Growin' Up Southern

rg_dudleyThere are many days, while I’m prepping at the cutting board, preheating our oven or rattling them pots and pans around the stovetop, I stop and think about Mama’s cooking.

How I love the thousands of dinners, breakfasts, sack lunches, snacks and treats she tirelessly assembled, not only for me, but for our whole family. The sheer volume of food she prepared, the ingenious use of the ingredients available to her, leaves me awestruck. Putting it mildly, the butchers, green grocers and shelf merchants were good, but limited, so mom had to improvise like a jazz soloist. Dad worked hard to provide, and mom’s economy did him justice. Not a scrap was wasted. She shopped the sales, gathered and stored from the kitchen garden, used the fish and game we found the mountains and fields..

I recall, for you, the momentous purchase of our first deep freezer. We were living next to some Cajuns out on a rural route in Westlake, Louisiana. It was 1957. Inspired by these neighbors, daddy started raising chickens. Dudley was a little baby, but you and I just loved having those yard birds out back. When the fowls’ days were coming to an end, mama would have to rent locker space for their storage. One day, daddy packed us down to the Western Auto Store and bought her a brand new Wizard Deep Freeze — man oh man, welcome to the modern world. I can’t count how many times we moved that appliance – back to Houston, out west to New Mexico – before it retired itself back down on the bayous in Slidell. Like everything else, mama made the most from that purchase.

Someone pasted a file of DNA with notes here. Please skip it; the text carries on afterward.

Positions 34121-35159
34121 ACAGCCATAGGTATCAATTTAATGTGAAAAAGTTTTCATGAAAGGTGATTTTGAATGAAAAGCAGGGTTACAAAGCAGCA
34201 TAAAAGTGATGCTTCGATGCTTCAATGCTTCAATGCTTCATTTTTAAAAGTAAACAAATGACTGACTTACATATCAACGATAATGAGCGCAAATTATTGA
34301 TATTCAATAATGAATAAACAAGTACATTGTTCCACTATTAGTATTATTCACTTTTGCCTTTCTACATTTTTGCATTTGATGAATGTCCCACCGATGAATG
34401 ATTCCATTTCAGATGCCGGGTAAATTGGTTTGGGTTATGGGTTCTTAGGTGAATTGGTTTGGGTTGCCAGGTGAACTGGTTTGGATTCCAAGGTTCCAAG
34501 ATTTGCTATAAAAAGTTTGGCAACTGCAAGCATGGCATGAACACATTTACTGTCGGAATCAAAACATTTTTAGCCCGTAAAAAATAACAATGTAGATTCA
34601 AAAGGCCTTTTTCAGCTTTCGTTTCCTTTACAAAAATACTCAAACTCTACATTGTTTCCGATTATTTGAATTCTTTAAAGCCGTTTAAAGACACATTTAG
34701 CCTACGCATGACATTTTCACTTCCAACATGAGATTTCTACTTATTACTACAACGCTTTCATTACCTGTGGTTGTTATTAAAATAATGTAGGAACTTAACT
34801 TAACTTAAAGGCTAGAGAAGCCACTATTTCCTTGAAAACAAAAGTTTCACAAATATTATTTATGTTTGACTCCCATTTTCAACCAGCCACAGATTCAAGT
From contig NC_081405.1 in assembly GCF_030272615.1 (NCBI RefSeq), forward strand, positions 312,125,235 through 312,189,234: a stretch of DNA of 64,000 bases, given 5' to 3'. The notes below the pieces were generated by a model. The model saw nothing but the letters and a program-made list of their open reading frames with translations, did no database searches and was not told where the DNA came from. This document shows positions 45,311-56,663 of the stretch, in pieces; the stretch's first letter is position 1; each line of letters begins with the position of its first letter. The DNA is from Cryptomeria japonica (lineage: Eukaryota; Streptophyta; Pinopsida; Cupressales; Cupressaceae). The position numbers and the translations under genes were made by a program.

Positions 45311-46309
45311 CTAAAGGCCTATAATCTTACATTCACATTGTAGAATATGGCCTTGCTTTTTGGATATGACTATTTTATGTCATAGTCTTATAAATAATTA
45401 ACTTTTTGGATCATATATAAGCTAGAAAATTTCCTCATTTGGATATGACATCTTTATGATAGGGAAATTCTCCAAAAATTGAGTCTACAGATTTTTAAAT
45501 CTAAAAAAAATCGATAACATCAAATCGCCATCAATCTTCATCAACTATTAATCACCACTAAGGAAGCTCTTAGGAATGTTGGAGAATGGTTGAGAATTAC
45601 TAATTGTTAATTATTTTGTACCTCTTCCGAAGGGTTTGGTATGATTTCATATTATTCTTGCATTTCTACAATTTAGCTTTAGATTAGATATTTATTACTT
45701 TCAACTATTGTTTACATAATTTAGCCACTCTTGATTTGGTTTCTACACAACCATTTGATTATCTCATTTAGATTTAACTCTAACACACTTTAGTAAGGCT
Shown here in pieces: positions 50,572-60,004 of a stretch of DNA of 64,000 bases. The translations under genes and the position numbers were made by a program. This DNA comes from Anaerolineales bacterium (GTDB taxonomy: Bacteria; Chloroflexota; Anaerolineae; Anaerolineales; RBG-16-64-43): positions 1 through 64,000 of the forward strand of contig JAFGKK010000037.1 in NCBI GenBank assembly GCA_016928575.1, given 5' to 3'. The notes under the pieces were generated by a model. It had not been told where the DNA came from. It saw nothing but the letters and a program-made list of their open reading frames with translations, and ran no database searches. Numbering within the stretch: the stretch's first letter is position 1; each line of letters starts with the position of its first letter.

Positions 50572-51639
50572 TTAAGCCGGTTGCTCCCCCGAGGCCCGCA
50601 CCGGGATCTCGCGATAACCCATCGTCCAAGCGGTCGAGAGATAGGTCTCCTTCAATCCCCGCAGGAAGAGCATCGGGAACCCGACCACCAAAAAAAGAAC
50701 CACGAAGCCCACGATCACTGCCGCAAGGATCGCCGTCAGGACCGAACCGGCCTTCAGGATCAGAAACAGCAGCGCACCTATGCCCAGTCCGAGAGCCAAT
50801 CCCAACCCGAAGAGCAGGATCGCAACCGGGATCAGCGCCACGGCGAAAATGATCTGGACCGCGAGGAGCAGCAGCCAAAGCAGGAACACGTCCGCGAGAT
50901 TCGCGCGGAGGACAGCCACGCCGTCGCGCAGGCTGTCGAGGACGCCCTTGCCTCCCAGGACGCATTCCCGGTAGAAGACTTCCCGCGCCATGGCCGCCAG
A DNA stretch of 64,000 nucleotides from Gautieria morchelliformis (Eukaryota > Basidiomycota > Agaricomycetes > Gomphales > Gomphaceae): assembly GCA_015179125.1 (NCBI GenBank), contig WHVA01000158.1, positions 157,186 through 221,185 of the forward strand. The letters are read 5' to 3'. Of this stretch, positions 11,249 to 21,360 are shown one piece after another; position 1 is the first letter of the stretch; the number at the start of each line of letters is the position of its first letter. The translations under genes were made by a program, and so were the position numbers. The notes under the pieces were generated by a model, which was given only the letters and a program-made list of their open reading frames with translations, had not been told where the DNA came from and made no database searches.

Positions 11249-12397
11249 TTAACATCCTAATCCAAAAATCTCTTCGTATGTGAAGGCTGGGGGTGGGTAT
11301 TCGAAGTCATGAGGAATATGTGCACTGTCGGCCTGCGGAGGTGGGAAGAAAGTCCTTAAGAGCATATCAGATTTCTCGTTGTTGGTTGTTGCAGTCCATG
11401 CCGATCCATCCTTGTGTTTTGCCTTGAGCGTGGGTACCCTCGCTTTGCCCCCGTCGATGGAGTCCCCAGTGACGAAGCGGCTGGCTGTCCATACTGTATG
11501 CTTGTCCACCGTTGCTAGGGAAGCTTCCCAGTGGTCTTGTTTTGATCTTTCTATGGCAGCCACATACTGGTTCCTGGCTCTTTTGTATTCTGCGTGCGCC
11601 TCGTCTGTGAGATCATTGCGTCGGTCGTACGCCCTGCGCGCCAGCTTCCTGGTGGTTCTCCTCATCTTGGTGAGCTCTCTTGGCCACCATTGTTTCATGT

I remember Mama’s fried chicken, meatloaf, venison breakfast steaks, green chili stew, her mustard greens, mashed potatoes, black eyed peas, string beans, apple pies, chocolate chip and oatmeal cookies, Rice Crispy Treats, those endless menus in her various kitchens. And how about her camp cooking? She fried fresh caught trout over a wood smoke campfire to die for – the best I’ve ever tasted!

There are so many days – every time I put on a pot of coffee or scramble an egg – I am transported back through time to that most special, intimate place: Our mother’s kitchen, where she shone like the sun while we revolved around her.

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Illustration by the author, Roger Gregory.
Roger Gregory

Roger Gregory

Roger was born and raised on the Gulf Coast and came to Atlanta in the '70s to pursue a career in music. He's recorded several albums and is the founding owner of Blind Willies on North Highland Avenue, where he plays bass for the Shadows.